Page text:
Just about every parent can relate.
School was out for the summer. Friends couldn’t come over because of the pandemic. And there weren’t many places open to visitors.
How to keep two young brothers busy while they’re cooped up at home?
In this case, the chickens came first. Then the eggs. And then an idea.
“It was hard,” recalled Amy Koepp, mother to 5-year-old Andrew and 4-year-old Clark Koepp, as she thought back to the initial days of social distancing. “So we had to come up with something quickly to keep them focused during the pandemic.”
It started out simple enough. The boys began delivering biscuits to first responders.
“We are the biscuit brothers,” Andrew declared. “I came up with the name.”
Then, they came up with a way to serve more people.
A few years ago, the family had started a small chicken business to teach the brothers the value of money. Their dad, Bryan Koepp, is a senior vice president in Private Wealth Management at Regions Bank in Atlanta. So the lessons of money management – earning it, saving it and spending it – were naturally important for the parents to teach their children.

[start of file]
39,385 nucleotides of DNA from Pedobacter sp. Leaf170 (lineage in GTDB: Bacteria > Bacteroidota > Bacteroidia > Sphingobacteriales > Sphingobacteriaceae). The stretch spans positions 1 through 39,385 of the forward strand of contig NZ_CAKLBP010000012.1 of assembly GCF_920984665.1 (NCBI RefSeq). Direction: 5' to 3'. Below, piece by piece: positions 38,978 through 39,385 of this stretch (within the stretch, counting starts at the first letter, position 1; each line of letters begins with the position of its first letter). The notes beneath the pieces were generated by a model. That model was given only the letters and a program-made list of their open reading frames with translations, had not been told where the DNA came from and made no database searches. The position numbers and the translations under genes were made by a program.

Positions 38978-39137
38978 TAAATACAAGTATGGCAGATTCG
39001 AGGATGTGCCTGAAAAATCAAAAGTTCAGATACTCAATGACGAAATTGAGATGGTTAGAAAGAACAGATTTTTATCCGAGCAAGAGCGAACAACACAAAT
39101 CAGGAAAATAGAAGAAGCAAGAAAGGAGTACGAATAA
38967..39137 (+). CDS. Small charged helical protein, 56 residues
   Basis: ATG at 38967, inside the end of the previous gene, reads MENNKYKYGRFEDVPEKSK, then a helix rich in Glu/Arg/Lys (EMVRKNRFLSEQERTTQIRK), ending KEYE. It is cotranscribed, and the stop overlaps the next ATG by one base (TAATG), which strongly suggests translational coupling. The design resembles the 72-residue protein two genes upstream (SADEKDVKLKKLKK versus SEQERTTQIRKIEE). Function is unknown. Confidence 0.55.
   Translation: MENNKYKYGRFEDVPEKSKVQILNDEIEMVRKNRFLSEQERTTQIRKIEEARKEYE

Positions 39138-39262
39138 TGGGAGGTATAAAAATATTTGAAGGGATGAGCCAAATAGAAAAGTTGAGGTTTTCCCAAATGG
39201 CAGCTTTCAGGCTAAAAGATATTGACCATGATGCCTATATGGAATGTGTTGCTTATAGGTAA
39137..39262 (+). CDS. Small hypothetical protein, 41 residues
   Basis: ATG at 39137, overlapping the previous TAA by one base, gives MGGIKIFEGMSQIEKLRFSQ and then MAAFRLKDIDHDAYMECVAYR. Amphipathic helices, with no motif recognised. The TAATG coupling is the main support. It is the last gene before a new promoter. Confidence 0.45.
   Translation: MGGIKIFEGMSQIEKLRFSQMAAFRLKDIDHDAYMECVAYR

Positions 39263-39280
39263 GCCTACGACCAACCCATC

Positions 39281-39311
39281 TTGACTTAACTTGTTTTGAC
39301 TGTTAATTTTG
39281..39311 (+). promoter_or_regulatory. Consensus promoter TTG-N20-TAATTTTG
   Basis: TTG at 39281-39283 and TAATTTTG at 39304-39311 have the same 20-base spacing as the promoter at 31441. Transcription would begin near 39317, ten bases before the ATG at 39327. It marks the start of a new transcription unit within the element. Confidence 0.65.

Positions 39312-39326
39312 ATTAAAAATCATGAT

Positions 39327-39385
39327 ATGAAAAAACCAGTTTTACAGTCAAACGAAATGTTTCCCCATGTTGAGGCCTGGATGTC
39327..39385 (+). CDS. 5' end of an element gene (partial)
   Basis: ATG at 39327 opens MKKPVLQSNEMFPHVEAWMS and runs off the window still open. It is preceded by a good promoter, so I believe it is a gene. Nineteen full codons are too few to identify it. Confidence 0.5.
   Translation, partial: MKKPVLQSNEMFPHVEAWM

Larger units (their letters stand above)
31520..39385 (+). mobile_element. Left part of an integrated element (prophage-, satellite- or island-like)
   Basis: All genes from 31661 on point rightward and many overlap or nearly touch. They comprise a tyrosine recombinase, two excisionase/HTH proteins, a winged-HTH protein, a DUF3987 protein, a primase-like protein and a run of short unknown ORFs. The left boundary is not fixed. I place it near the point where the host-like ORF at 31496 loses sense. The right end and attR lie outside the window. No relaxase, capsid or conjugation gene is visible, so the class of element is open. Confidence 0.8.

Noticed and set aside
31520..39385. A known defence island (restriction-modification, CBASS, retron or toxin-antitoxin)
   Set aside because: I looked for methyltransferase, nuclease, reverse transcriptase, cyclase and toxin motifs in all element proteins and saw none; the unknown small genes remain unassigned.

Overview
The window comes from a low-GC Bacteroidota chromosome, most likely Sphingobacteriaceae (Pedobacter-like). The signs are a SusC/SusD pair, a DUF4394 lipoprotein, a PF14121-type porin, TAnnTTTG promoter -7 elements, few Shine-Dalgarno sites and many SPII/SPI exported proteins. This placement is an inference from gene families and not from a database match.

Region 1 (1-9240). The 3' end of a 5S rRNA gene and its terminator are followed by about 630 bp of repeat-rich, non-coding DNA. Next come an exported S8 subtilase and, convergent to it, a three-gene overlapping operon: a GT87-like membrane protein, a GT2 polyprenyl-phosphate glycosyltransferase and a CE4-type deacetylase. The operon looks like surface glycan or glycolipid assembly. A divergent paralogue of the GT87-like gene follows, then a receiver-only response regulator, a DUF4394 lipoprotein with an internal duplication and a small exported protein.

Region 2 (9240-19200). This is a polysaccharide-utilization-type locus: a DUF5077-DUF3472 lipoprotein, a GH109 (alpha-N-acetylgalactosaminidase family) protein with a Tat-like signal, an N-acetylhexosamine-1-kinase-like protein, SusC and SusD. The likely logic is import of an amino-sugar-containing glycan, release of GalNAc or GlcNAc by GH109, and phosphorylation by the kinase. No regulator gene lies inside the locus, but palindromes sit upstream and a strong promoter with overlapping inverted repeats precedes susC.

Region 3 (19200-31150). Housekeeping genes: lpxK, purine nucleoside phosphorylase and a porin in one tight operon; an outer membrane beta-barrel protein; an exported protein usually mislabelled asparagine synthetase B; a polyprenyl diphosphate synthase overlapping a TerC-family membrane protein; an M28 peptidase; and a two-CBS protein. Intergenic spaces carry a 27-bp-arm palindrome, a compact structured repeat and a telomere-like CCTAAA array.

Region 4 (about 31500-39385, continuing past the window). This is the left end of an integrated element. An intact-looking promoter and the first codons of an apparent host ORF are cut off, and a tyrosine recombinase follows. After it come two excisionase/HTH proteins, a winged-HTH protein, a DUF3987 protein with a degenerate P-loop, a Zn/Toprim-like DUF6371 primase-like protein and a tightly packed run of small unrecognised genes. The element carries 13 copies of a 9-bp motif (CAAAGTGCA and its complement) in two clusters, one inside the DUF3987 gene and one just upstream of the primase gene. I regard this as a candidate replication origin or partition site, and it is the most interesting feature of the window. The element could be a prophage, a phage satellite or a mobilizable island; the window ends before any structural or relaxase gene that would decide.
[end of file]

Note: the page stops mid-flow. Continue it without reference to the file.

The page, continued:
The boys sell eggs from their chicken coop to neighbors and friends. The family set the price at $6 a dozen, although Clark says the pricing was his decision.
“I’m the money man,” Clark beamed.
The boys put half of the earnings in savings and can spend the other half. Andrew uses his for videogames. Clark spends his money on his own hobbies – basketball and swimming.
But during COVID-19, the boys used part of their earnings to discover philanthropy. Every Monday, the boys bought biscuits from two popular restaurants. Then, the special deliveries began.
First it was to the hospital. Then, they expanded to fire and police departments.
“We kept going as we were able,” Amy Koepp said.
Averaging more than 50 biscuits a week, the boys used creative ways to raise money to buy more biscuits instead of relying solely on egg sales.
“We drew names from a basket and gave the winner our eggs,” Clark said, explaining a raffle created by the Koepps to raise funds.
Community members also rallied and dropped off financial donations. Plus, the restaurants gave the boys a special price on the biscuits.
The Biscuit Brothers recently celebrated their 1,000th delivery.
“I hope the boys remember this time,” Koepp said. “Bryan and I want them to know that the winds of life are always going to change, but we must always be prepared to adjust our sails and respond. Life isn’t about always receiving. It is about giving, too.”
With school back under way, the deliveries aren’t happening quite as often these days. But the lessons learned will endure. And first responders can look forward to more special deliveries as time allows.
“We’ll deliver more biscuits, maybe on school breaks or special occasions.” Koepp said. “This isn’t the last of the Biscuit Brothers.”